Welcome back to Horse Madness II, the quest for racing’s greatest Cinderella. We have finally reached the Final Four, featuring four of the greatest upsetters in the history of racing. We are just two days away from crowning a champion…
An updated bracket is available here: Horse Madness 2016
Our initial Final Four matchup is very enticing, pitting the greatest longshot in the history of the Belmont Stakes against one of the greatest alltime upsets at the Graveyard of Champions, Saratoga Racecourse. Sarava beat Triple Crown contender War Emblem in the 2002 Belmont, whereas Jim Dandy beat Triple Crown champion Gallant Fox in the 1930 Travers Stakes. Who will survive and advance to vie for the championship? You decide…
Sarava was a $250,000 yearling, a son of inaugural Breeders’ Cup Classic winner Wild Again and out of a Deputy Minister mare. He began his racing career in England, but flamed out there and returned stateside to break his maiden in November 2001. He then came in second in three consecutive outings before finding the winners’ circle again at Pimlico in the Sir Barton Stakes. The connections took that win and jumped right into the deep end of the pool, entering the Belmont Stakes against War Emblem, who was threatening to be the first Triple Crown winner in 23 years. War Emblem did not particularly scare anyone away, however, as 11 horses made the gate, including Medaglia d’Oro and Perfect Drift. Of those horses, Sarava actually was not the longest shot on the board – Artax Too was 71/1 – but those two were by far the outsiders as far as the betting public was concerned. The rest of the field was between 3/2 (War Emblem) and 25/1. But weird things happen over a mile and a half – especially when the heavy favorite stumbles badly at the start. The call of the race was also quintessential Durkin, building to the last quarter mile (War Emblem is toiling!) and culminating with a surprised exclamation of Sarava! at the line, even though Sarava took over from Medaglia d’Oro with a furlong to go, and ground him down to the finish. Incidentally, Artax Too ran to his 71/1 odds, coming in dead last. Sarava did not run again as a three year old, and ran just once at four, coming in 6th in an optional claiming contest. He had a decently long campaign as a five year old, but it was clear that his best day was that warm day in June 2002 in Jamaica, Queens – he would never win again.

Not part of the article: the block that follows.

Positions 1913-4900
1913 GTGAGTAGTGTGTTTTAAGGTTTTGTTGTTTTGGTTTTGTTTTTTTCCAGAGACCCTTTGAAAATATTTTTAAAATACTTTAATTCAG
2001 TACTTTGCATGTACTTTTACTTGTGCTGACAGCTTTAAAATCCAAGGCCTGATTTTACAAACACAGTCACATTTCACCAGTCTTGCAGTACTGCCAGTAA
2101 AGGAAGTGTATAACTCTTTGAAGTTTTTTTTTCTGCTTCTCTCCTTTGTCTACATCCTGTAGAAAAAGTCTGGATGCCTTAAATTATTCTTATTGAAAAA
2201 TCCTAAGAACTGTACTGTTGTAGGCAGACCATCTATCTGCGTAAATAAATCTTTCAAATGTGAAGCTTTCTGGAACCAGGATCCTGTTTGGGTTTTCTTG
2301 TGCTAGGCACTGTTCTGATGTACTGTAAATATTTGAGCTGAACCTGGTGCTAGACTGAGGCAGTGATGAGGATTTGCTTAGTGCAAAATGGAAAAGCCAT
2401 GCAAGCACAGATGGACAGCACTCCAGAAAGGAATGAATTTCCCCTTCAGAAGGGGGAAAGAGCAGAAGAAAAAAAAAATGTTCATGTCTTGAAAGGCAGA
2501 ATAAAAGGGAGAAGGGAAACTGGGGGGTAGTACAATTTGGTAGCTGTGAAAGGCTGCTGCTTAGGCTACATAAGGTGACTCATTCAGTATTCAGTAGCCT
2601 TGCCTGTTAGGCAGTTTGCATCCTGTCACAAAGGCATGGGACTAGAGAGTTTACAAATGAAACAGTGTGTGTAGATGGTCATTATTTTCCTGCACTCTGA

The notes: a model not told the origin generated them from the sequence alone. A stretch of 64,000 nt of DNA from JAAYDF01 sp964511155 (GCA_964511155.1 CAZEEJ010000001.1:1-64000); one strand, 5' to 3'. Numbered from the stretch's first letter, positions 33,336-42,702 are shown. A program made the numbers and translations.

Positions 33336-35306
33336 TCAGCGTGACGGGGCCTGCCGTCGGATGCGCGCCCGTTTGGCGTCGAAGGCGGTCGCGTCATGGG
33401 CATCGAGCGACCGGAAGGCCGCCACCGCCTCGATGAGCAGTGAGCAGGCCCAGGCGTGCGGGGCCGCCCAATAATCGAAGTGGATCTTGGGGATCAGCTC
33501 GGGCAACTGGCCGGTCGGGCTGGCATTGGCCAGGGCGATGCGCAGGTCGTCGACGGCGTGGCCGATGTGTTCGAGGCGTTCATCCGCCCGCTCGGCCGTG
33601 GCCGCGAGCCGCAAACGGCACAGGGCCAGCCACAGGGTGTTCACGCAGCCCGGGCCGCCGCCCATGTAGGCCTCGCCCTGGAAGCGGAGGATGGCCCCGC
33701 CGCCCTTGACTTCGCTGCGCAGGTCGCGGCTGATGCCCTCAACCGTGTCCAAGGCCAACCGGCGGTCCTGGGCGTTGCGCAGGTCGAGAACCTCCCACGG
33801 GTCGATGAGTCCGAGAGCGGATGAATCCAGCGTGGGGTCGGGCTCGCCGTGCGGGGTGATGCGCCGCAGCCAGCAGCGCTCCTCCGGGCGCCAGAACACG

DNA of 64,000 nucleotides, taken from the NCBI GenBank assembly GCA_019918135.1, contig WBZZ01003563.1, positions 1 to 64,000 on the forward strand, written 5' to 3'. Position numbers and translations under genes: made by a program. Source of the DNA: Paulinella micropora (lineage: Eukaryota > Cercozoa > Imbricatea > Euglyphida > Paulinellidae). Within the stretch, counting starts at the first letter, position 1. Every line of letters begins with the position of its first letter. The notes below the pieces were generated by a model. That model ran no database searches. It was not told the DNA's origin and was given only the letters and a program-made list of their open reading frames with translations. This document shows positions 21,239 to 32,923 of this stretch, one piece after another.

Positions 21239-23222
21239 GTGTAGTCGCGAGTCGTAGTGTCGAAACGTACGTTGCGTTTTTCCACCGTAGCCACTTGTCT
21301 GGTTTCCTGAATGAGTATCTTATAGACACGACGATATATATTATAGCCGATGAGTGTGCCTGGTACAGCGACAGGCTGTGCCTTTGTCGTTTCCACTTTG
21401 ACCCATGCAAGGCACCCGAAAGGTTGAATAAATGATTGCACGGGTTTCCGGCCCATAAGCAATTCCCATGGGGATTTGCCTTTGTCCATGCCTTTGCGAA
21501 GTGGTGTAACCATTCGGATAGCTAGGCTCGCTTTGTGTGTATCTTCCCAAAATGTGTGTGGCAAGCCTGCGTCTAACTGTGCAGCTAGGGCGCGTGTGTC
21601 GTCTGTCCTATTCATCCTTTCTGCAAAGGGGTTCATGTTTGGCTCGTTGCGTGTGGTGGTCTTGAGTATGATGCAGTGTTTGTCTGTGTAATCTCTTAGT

Jim Dandy’s 1930 Travers Win against Triple Crown winner Gallant Fox embodies everything we love about sports. Dismissed at 100-1 odds, Jim Dandy pulled away from the Fox and other racing blue bloods to prevail, adding a prominent tombstone to the Graveyard of Champions.
The 1930 Travers was run on a muddy track, after hard rains that morning and intermittent showers throughout the day. Jim Dandy had run in 141 (!) career races prior to the 1930 Travers and had run last in more than half of them. BUT, he had won the Grand Union Hotel Stakes at Saratoga the prior year in similar conditions. Though the bookmakers still gave him no shot, he skipped over the muddy going. At the top of the stretch, Whichone, the second choice owned by the Whitneys, bore out and brought Gallant Fox with him (a post race examination would show that Whichone bowed a tendon in the race), but more importantly, it gave Jim Dandy and his jockey Frank Baker space to charge through on the rail. Baker and Jim Dandy never looked back, crushing that year’s Triple Crown hero by 8 lengths. It was a race that remains one of horse racing’s greatest upsets, and is one of the primary reasons that Saratoga is known as the “Graveyard of Champions.” Jim Dandy became honored as the namesake for the Travers key prep, more importantly, his name also dons the front of our favorite dark and dingy racetrack bar.